Architects provide know-how for Afghanistan

The tower was originally planned for Kandahar.

Three young architects from Switzerland are to build a tower housing student meeting rooms and accommodation at Bamiyan University in Afghanistan.

This content was published on September 13, 2004 - 11:24

They are due to travel to Bamiyan on Wednesday to discuss the project with local authorities and university representatives.

Ivica Brnic, Florian Graf and Wolfgang Rossbauer, who are all in their 20s, won a competition run by the Federal Institute of Technology in Zurich to mark its 150th anniversary next year.

Even though they strayed away from the original brief, their project, Polynational, won ahead of 48 other competitors.

“The task was to build a pavilion for SFr500,000 ($398,500) to be set up on the terraces of the Federal Institute in Zurich,” Graf told swissinfo.

“But we thought the money would be better invested in a sustainable project with a global vision.”

Graf said he and his student colleagues were not interested in “architecture for the sake of architecture”, but wanted to respond to real needs.

People can watch progress being made at the construction site in Bamiyan via the web.

Four-storey tower

The three architects have designed a four-storey rectangular tower measuring 500 square metres at the base.

It is similar in style to traditional buildings found in Afghanistan’s second-biggest city of Kandahar, which lies in a region prone to earthquakes.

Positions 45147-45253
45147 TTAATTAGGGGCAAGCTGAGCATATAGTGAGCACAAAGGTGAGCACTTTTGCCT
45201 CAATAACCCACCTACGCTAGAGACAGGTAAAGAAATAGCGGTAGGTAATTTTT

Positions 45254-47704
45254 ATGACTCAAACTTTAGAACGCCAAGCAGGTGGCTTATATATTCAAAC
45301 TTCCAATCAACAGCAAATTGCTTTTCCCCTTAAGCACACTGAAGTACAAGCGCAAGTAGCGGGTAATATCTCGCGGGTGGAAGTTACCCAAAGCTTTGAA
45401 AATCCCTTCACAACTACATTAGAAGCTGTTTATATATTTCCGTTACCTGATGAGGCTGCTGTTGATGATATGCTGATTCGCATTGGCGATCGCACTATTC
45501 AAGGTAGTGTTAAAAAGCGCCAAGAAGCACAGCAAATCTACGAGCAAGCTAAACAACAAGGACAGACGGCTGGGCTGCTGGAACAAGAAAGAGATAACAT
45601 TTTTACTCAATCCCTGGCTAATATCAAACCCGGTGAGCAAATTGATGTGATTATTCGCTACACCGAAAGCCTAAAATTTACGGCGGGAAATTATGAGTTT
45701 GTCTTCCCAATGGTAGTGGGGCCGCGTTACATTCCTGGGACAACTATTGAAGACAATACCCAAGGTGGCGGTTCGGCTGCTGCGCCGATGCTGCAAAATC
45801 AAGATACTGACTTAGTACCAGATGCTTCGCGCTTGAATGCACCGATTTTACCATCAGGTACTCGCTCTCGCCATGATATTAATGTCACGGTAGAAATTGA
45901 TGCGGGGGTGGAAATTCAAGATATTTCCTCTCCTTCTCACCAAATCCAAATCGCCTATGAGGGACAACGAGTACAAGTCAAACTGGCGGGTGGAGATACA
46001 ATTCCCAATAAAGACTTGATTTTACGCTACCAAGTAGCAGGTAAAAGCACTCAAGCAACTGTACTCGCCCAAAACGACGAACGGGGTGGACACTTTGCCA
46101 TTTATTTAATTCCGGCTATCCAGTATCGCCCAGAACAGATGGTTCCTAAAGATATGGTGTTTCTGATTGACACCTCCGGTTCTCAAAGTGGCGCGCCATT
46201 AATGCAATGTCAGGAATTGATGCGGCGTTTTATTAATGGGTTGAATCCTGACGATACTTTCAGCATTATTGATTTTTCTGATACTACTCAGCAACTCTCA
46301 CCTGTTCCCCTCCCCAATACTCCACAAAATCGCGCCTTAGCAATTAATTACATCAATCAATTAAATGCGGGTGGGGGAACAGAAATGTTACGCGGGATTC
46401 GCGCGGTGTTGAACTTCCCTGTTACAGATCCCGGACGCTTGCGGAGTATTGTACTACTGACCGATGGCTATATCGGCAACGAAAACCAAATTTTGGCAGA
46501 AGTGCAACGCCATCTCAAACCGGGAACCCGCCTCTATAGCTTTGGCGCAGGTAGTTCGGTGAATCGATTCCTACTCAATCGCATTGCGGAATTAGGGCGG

The planned building includes meeting rooms, a library, computer facilities, a terrace and student accommodation.

Graf said Polynational was the result of “high-tech thinking and low-tech production”. The building is technically complex but uses material from the area and relies on local craftsmen.

Polynational takes into account the climate of Kandahar – hot summers and cold winters – and has an inner shell of reinforced concrete and an outer mantle of clay bricks.

“It is a mixture of Afghan traditions and modern Swiss architecture,” added Graf.

From Kandahar to Bamiyan

But because of the uncertain political situation in Kandahar, the project has been relocated further north to Bamiyan, a town renowned for its huge Buddha statues destroyed during the rule of the Taliban.

“This region is much safer than other parts of Afghanistan,” said Mario Fontana, a professor at the Federal Institute of Technology and member of the competition jury.

The Zurich institute is also involved in a project constructing a three-dimensional model of the Buddha statues.

During their fact-finding mission to Bamiyan, Brnic, Graf and Rossbauer will try to determine the exact needs of the local university.

They expect construction work to begin next spring and to complete their project in November 2005 in time for the anniversary celebrations at the Federal Institute in Zurich.

The architects intend to leave the building management to local experts, hoping to contribute to the transfer of Western architectural know-how to Afghanistan.

“It is important to involve locals in our project. At the moment all the effort in reconstructing Afghanistan goes into engineering work,” said Graf.

swissinfo, Pierre-François Besson

In brief

Three young architects in Switzerland are building a meeting centre at the Afghan university in Bamiyan.

Their project won the first prize at a special anniversary competition run by the Swiss Federal Institute of Technology in Zurich.

Around 18,000 people from 80 countries work and study at the Federal Institute, which has won 21 Nobel Prizes.

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